Archived Story

A glimpse into a South Dakota prison

Published 10:12am Tuesday, April 3, 2012

Column: Pothole Prairie

A letter arrived last week from an inmate of a prison in Sioux Falls, S.D.

Normally, I quickly glance over any letters from inmates and toss them in the recycling bin. Most of them complain about the same thing — poor treatment behind bars. And I have no doubt some of what they claim is true and some is quite exaggerated. Jail is bad. Prison is worse.

However, it’s just about Easter, and even Jesus was once in the custody of the authorities, so it inspired me to give this lawbreaker a break. I decided not to trash this letter. I thought: How about giving readers insight into one of these letters?

The man says his name is Jim Lawrence, inmate 38312. He actually typed the letter fairly well with proper spelling and grammar, though his use of vocabulary is rather excessive, like he is trying hard to show he is educated by using big words.

The 50-year-old complains about the food, health service, lack of due process, the intercom, informants who lie and a lack of any real effort at rehabilitating the men in the place. He says he has competed 11 years of a 25-year term for theft by deception. So he has lied before. He could be lying about all this.

Why he sent the letter to the Albert Lea Tribune, I don’t know.

Let’s start with that intercom, for that’s some of his best writing:

“Throughout the cell hall approximately 40 loudspeakers (emphasis on loud) are mounted on the walls which constantly and repetitiously discharge announcements at a decibel level which vastly exceeds normalcy. The microphone for transmitting bears no foam cover, therefore most announcements are indicative of spitting and sputtering. Inmate phones are mounted along the cell hall walls; phone calls to family members, legal counsel, etc., are routinely disrupted and thereby cost sacrificial. The intercom is used when paging meal times, notice of visits, recreation periods, library and health service releases, showers, religious services, workers release, phone calls, haircuts, extracurricular activity, special announcements — even insignificant affairs such as multiple broadcasts daily that beds are to be made before 9 a.m. Implemented as well is a ‘last call’ announcement shortly thereafter broadcasting of the original announcement, which is also verbalized repetitiously. This implementation merely made matters worse; now inmates lag behind waiting for a repeated ‘last call.’ The intercom system is a torture mechanism.”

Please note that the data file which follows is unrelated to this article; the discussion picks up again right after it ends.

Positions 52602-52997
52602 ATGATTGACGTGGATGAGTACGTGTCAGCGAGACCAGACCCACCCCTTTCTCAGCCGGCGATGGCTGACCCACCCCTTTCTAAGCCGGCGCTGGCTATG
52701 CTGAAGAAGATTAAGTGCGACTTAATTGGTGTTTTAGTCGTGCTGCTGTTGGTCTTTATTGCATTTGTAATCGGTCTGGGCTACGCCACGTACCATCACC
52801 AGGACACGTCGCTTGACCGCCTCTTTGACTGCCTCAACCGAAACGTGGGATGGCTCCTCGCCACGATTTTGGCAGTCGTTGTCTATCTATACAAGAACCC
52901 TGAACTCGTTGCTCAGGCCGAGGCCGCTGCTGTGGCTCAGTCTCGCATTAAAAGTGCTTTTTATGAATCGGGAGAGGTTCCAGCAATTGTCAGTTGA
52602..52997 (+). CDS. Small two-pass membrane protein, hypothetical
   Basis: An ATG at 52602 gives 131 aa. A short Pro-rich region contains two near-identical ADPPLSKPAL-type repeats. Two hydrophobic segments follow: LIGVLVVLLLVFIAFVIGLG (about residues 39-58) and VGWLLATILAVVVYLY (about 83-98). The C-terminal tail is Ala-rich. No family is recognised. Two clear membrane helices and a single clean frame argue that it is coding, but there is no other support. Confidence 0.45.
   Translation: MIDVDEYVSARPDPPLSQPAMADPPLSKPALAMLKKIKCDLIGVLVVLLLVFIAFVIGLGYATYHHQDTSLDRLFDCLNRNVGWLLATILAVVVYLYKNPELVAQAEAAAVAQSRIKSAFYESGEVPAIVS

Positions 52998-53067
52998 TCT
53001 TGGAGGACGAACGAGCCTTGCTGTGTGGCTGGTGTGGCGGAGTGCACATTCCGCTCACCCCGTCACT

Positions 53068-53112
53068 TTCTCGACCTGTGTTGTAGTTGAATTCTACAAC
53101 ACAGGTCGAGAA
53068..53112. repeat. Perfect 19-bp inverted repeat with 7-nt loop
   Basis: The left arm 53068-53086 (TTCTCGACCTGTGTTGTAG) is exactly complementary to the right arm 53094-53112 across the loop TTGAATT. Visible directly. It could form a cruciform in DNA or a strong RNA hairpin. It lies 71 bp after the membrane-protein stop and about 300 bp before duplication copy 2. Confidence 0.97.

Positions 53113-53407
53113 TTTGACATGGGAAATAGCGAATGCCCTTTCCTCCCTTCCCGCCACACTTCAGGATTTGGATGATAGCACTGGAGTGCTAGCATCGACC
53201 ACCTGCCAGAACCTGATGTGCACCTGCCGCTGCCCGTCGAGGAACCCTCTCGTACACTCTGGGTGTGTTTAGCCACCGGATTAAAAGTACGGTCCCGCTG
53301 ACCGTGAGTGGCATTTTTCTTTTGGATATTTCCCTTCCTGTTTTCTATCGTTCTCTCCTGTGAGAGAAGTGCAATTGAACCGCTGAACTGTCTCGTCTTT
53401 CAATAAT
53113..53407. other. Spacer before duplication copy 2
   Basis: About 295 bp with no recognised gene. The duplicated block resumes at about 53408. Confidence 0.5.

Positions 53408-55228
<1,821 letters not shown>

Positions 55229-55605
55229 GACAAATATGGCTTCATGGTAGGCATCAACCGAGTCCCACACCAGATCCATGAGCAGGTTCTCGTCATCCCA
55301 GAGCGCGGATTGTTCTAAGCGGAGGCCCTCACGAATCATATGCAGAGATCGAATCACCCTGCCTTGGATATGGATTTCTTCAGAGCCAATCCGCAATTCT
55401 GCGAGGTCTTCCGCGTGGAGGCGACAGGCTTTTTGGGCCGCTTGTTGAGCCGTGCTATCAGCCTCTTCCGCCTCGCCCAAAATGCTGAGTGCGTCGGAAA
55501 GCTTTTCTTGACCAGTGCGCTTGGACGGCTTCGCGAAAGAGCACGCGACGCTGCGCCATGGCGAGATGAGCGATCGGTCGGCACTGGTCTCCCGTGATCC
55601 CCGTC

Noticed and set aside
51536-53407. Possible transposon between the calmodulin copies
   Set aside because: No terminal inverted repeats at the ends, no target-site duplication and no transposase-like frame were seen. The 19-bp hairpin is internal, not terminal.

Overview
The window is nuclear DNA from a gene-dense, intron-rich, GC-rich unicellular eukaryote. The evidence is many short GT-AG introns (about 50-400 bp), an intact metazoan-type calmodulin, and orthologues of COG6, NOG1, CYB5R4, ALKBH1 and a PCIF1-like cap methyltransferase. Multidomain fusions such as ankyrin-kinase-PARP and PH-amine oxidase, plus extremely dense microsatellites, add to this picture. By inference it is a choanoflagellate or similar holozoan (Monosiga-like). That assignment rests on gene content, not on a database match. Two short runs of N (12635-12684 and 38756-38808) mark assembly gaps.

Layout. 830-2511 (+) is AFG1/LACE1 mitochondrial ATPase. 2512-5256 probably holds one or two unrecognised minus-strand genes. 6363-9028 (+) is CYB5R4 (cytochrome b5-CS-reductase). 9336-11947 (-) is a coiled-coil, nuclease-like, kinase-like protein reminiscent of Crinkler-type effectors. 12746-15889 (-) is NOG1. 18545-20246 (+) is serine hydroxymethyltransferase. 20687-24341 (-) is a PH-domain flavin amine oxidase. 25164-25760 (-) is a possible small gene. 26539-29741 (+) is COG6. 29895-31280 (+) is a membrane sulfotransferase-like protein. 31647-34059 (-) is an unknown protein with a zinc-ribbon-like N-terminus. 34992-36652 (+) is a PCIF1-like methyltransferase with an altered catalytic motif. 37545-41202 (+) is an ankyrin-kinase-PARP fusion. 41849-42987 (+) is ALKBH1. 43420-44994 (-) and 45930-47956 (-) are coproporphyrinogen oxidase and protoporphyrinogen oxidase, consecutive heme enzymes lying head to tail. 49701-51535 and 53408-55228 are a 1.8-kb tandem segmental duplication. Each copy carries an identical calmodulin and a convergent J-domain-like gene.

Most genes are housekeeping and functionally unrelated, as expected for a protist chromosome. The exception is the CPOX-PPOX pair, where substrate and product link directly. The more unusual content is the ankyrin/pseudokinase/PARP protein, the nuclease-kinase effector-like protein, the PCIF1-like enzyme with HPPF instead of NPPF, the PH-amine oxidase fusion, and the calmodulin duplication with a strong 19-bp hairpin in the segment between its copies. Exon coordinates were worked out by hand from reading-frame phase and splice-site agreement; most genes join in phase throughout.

As for the food and health services, Lawrence says he has not eaten at the chow hall for four years now because of health violations he says he has witnessed in the kitchen. He eats ramen noodles and potato chips instead. He says his health records have been altered and medications for vitamin deficiency have not been delivered.

Here is what Lawrence says about lying informants:

“The administration’s utilization of (alleged/credible) informants is excessive and misappropriated. The instant correspondence is advanced as a result of personal ramification regarding credibility of alleged informants. This inmate was recently detained in segregation for an alleged assault on another inmate based on information from ‘credible’ informant sources. This individual has not encountered physical confrontation in his 50 years of existence, exhibits no violence on his record and in fact despises violent behavior. This inmate also experienced immense loss of property due to erroneous ‘credible’ informant gossip, property of which was expensed by family members. The discontented and distrustful informants have embarked upon modus operandi which enables havoc upon the compliant and complacent. Utilization of these informants has long been an abuse of discretion by a dissipated authority.”

True or not true, I’m fairly sure his prison stories alone are a solid deterrent to crime. Time behind bars is not just time, it’s insanity.

 

Tribune Managing Editor Tim Engstrom’s column appears every Tuesday.